Blanket statements can be dangerous and instigative, so let’s begin by saying something nice about California Cabernet; several offer amazing, sexy, and voluptuous drinking. Some are even global ambassadors offering classic varietal profiles and age worthiness such as Ridge Montebello, Dominus, and Dalla Valle, as examples. Still, I drink very, very little of it besides the wines I bought in the ’80s and early 90’s and almost never, ever, never order California Cabernet in restaurants. Having offered up some niceties about California wine at the start, even handed dealing requires the additional sad declaration that consumer value is conspicuously missing from important California wine segments. While admittedly there are exceptions, here is a slice of Atlanta’s Bone’s Restaurant’s Cabernet Sauvignon and blends list submitted as evidential Exhibit 1A:
Without fully doing the math, an average bottle appears to be $300-$400 with a median price of approximately $200. While many of these wines are top names offering a few years of appreciated bottle age, and there are token sprinkles of pricey (sometimes weak vintage) high end Spanish, Bordeaux, and Australian wines in evidence, what’s a sensible enthusiast to do? What about the non-wine enthusiast customer that just wants a nice bottle of wine to wash down a ribeye? Is the list primarily designed for wine drinkers with bottomless wallets and limited appreciation horizons extending only to our nation’s borders? Are restaurants like this the “Napa limo” set’s east coast Meccas?
This is not a singling out nor condemnation of Bone’s. There are plenty of steak houses that play to the Silver Oak and Harlan crowds with tunnel vision lists of boldly marked up California wines that were originally overpriced at release. If you really dig around and know what you are doing, there is a handful of good wines with reasonable price points. But, there is little hand selling of reasonably priced, high quality, interesting, obscure wines (Californian or imports) for customers’ wanting to pay less than 3X the price of a slice of beef for their wine. Maybe these restaurants figure their well heeled customers would rather pay dearly for familiar logos instead of embarrassingly mispronouncing wines with strange French or German names. There’s plenty of all that going on in Atlanta and elsewhere. How to help the vulnerable consumer?
Yesterday a young colleague told me he and his mother would be visiting Bone’s for dinner. He wondered if I could make a few wine recommendations. While my colleague is not a dedicated wine enthusiast, he appreciates good wine. I had a helpless feeling staring at the website list prices until he said that his mom enjoyed Chardonnay. Here is a slice of that list:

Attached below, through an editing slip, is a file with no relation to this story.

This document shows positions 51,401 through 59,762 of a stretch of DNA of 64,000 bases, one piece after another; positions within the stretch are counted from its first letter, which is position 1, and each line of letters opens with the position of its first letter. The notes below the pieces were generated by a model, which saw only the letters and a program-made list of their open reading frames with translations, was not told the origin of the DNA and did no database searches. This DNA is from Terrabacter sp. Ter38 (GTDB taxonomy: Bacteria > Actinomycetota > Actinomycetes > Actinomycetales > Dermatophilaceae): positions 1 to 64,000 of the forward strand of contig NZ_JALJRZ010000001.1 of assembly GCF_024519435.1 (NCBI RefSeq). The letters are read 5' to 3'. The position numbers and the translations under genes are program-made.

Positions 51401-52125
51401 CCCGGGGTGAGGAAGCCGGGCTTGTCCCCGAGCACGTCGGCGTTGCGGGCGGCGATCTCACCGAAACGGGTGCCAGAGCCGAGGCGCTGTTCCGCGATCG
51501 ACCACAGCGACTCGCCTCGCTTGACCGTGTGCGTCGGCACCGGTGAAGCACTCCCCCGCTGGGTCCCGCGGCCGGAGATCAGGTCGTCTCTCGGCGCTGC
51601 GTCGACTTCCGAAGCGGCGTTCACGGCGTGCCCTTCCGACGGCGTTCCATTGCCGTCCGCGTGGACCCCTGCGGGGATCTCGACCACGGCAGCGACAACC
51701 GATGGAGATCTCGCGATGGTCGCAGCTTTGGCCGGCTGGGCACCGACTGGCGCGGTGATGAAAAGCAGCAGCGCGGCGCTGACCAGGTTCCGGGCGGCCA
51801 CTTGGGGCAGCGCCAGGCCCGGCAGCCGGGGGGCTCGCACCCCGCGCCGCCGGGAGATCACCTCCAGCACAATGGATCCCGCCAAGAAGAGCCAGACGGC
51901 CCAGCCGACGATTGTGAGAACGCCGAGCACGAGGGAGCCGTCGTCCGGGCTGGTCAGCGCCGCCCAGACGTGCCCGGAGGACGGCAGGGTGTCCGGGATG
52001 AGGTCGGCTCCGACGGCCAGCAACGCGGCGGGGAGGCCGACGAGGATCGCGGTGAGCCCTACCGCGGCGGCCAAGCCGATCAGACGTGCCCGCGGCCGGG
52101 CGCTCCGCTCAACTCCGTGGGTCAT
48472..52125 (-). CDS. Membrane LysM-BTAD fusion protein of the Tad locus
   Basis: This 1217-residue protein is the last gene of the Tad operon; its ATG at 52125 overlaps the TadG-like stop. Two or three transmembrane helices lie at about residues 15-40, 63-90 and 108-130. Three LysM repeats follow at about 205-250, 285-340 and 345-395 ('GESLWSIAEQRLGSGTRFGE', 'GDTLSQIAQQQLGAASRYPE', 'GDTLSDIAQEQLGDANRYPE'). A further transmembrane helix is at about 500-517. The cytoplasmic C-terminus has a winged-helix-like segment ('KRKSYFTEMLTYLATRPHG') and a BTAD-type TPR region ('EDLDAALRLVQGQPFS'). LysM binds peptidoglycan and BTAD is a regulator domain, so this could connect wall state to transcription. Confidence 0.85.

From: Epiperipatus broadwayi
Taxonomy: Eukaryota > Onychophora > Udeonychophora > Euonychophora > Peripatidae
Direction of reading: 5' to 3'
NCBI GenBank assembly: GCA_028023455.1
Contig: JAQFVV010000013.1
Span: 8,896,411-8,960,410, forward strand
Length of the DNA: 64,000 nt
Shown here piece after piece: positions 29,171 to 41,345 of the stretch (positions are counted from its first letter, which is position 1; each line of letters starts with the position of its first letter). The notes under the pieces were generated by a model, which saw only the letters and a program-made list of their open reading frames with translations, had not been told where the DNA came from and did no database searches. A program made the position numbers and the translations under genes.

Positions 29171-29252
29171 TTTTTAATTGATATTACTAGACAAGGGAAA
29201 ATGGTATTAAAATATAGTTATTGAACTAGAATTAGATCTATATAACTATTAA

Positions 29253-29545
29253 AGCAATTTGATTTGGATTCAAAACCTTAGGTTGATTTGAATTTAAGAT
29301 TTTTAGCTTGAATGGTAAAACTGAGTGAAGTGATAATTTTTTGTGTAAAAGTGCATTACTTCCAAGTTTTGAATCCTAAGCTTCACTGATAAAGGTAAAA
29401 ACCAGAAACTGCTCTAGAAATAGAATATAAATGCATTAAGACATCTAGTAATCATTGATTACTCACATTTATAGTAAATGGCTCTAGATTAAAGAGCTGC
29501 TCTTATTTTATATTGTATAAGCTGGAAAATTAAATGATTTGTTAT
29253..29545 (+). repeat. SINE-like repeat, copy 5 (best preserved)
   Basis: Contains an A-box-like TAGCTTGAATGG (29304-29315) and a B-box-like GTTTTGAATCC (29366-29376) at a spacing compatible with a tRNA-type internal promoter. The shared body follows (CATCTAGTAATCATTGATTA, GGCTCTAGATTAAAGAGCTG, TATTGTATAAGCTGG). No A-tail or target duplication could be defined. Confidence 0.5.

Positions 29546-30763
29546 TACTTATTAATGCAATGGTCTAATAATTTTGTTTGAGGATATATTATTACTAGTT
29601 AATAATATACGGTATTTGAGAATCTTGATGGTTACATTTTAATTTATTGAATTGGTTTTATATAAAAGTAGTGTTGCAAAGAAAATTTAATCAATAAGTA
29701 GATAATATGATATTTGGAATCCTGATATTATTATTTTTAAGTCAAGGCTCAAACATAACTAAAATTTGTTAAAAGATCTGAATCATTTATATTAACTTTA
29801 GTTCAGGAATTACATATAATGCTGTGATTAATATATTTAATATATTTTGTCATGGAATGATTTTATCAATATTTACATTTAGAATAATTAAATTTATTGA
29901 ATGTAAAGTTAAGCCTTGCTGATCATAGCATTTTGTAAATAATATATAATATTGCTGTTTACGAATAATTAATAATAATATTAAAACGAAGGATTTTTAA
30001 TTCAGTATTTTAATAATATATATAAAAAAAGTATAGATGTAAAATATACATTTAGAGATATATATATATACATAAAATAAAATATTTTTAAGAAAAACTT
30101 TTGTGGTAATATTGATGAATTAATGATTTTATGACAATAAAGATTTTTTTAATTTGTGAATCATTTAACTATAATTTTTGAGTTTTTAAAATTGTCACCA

No relief in sight. Staring at the <$100 choices, I pointed him to the 2006 Kongsgaard. I would have gone with the ’95 Kalin personally, but the Kongsgaard released close to the $80 Bone’s was asking now and I thought we had found the value-needle in the haystack. The punchline is when he ordered it, they brought him a 1/2 bottle; too good to be true and sadly misleading. Is it impossible to find some California Chardonnay for <$100 at a restaurant like this?
Still, he wanted good red wine for <$100. He was open to Zinfandel, so I checked the list:
Amazingly overpriced, but alas the 2006 Martinelli Guiseppe & Luisa was $88. When he ordered it, they brought him another 375 ml bottle! Half bottles of Zinfandel for ninety bucks and again misleadingly represented online. He ended up drinking two glasses of Paul Hobbs’ Malbec. I am afraid to ask what he paid for them.
There is an obvious disconnect between California wines and their price points when you compare them to a broad spectrum of high quality imports from less heralded regions. From my vantage point, California generally loses on the global wine stage when it comes to price:quality ratio comparisons. I have steadily shared this sometimes unpopular point of view at WineZag. The California wine trade usually weighs in with good excuses that include astronomical land values, a multi-tiered domestic distribution system, competitively unfair favorable economics and government assistance in Europe, etc. I have no intention to pick fights and truly respect all winemakers struggling to make a fair living. Still, consumers have the final choice on how to spend their wine dollars and mine generally end up converting to Euros.
I wish I could take my young colleague and his mother with me to WD-50 in a couple weeks when I finally get my chance to explore Wiley Dufresne’s completely revamped menu. I would share some Sicilian Occhipinti, Loire Valley Clos Rougeard and Greek Mercouri Antares with them. Here is a slice of WD-50’s totally sensible, high quality, and food friendly wine list. Compare it to Bone’s dominant California list. Need I say more?